BTW, do pigeons eat small cabbage and broccoli plants? If so I need a net over the top as well as the chicken wire.

Regards,
HD.
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walltoall
Rank attained: Orchard owner


Joined: 25 Aug 2008
Posts: 705
Location: Thurrock RM15 via Dungarvan and the Banner County

PostPosted: Wed Oct 29, 2008 3:07 pm    Post subject: Carrotops and boxy bottoms Reply with quote

Yes! The whole idea is that the box rots and the tubes rot and become part of next year's soil. But the carrots don't know that and grow down the tubes of sandy soil which is all nicely arranged for them and the box arranges the tubes so they don't fall over. A carrot's tap root can go down three feet or more into the ground! Split roots in carrots is often caused by heavy impenetrable clayey soil. I learned this box'n'tubes trick from old allotment holders over here in merrie england. One oul geezer left the box flaps above ground and used to shut them at night. These lads told me the space where the box went in is good for celery the following year. Don't quote me as I've not actually tried.

By the by, save jacks-rolls and do something similar with early lettuce. Get a flat box from the fruit'n'veg section of Tescos, heh heh Don't eat the box though even if it tastes better than some of their veg. (The old jokes are the best)

Pigeons will eat cabbages. The bleedin' berks will eat almost anything green. Ya wanna see them going through the young rape ... [rape is grown for its seeds but is actually a brassica] ... here in Essex in the winter.. Hundreds of them and not a gun in sight. Think of them as flying rabbits. If you put a plastic owl or hawk etc. perched on a pole near the raised bed it softens their cough no end. But it frightens away dickie birdies too. So maybe a net on top, although personally a shotgun 'cept the meat on a pigeon is not worth nearly as much as a cartridge nowadays. But who knows with the recession ....

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Organicgrowingpains
Rank attained: Silver Birch Tree
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Joined: 24 Aug 2008
Posts: 175
Location: Cork

PostPosted: Thu Oct 30, 2008 12:44 am    Post subject: Reply with quote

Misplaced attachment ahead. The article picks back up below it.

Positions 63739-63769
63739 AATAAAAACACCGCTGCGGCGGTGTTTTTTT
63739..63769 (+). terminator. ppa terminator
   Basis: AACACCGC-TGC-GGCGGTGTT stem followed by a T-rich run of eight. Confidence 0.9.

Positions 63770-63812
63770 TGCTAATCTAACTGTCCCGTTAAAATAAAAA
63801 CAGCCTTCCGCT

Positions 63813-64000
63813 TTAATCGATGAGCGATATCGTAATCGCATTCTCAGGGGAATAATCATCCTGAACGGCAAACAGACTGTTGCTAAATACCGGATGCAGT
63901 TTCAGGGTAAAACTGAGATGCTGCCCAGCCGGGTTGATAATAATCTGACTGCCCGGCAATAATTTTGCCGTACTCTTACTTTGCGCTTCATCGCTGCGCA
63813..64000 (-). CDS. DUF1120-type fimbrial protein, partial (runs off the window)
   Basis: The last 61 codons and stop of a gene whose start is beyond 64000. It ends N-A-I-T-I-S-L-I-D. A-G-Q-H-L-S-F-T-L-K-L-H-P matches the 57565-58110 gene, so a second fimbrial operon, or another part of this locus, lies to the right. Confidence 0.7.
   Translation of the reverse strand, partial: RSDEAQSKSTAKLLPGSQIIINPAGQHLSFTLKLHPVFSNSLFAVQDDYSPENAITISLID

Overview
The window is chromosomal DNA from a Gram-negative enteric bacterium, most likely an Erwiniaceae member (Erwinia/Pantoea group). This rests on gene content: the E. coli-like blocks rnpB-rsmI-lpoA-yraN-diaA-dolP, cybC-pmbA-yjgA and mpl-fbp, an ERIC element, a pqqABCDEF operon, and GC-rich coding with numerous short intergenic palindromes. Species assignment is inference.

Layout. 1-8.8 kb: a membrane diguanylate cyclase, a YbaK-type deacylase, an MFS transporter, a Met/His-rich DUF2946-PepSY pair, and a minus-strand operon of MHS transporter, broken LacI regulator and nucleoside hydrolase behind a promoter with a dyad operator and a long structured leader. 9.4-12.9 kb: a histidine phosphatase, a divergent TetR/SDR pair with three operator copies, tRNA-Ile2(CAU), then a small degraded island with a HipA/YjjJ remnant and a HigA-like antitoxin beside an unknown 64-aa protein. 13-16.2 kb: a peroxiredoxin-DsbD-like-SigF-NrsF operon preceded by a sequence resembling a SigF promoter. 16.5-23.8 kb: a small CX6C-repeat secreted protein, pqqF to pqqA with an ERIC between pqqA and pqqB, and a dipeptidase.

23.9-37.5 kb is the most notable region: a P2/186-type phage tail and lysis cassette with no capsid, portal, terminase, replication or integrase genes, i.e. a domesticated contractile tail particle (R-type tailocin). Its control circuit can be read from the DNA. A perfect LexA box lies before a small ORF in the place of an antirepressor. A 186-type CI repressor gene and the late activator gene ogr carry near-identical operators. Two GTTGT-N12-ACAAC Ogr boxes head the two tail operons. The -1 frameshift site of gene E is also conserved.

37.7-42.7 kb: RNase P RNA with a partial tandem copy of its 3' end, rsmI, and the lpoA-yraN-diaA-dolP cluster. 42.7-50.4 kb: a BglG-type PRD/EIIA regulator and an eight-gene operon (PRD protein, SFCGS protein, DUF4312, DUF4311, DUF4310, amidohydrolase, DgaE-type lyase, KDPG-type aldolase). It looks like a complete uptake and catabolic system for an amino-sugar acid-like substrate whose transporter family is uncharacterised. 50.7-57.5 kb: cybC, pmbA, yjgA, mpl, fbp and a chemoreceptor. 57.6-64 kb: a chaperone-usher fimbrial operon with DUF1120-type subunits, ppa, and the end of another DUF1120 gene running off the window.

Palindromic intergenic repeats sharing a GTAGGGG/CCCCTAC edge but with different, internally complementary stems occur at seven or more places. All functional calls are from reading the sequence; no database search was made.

That is a very good idea for the carrots, wallitall.Another reason carrots split, apart from stony ground is using fresh manure, they dont like it. You also have to put up a fleece barrier of some kind to deter the low flying carrot fly! We had to net everything from the pigeons.we had a great crop of carrots grown in barrels this year.
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walltoall
Rank attained: Orchard owner


Joined: 25 Aug 2008
Posts: 705
Location: Thurrock RM15 via Dungarvan and the Banner County

PostPosted: Thu Oct 30, 2008 1:03 pm    Post subject: carrot fly Reply with quote

I read somewhere that if you grow onions by carrots it deters carrot-fly? Maybe it was garlic? maybe someone else listening in will tell us.
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Organicgrowingpains
Rank attained: Silver Birch Tree
Rank attained: Silver Birch Tree


Joined: 24 Aug 2008
Posts: 175
Location: Cork

PostPosted: Thu Oct 30, 2008 3:42 pm    Post subject: Reply with quote

You are right there wallitall, either onions or garlic helps to deter carrot fly by all accounts.Nothing says it will completely stop the pesky fly! So as many deterents as possible should be used.
Anyone thinking of growing beans or peas next year start now by digging a deep trench and fill with your kitchen compost ( veg peelings, grass clippings etc. nothing cooked), fill in the trench as you are going along and plant the beans/peas there in the spring. They are also veg that prefer non animal compost.Thats one bed ready for planting with seedlings next year. Smile Smile Smile

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walltoall
Rank attained: Orchard owner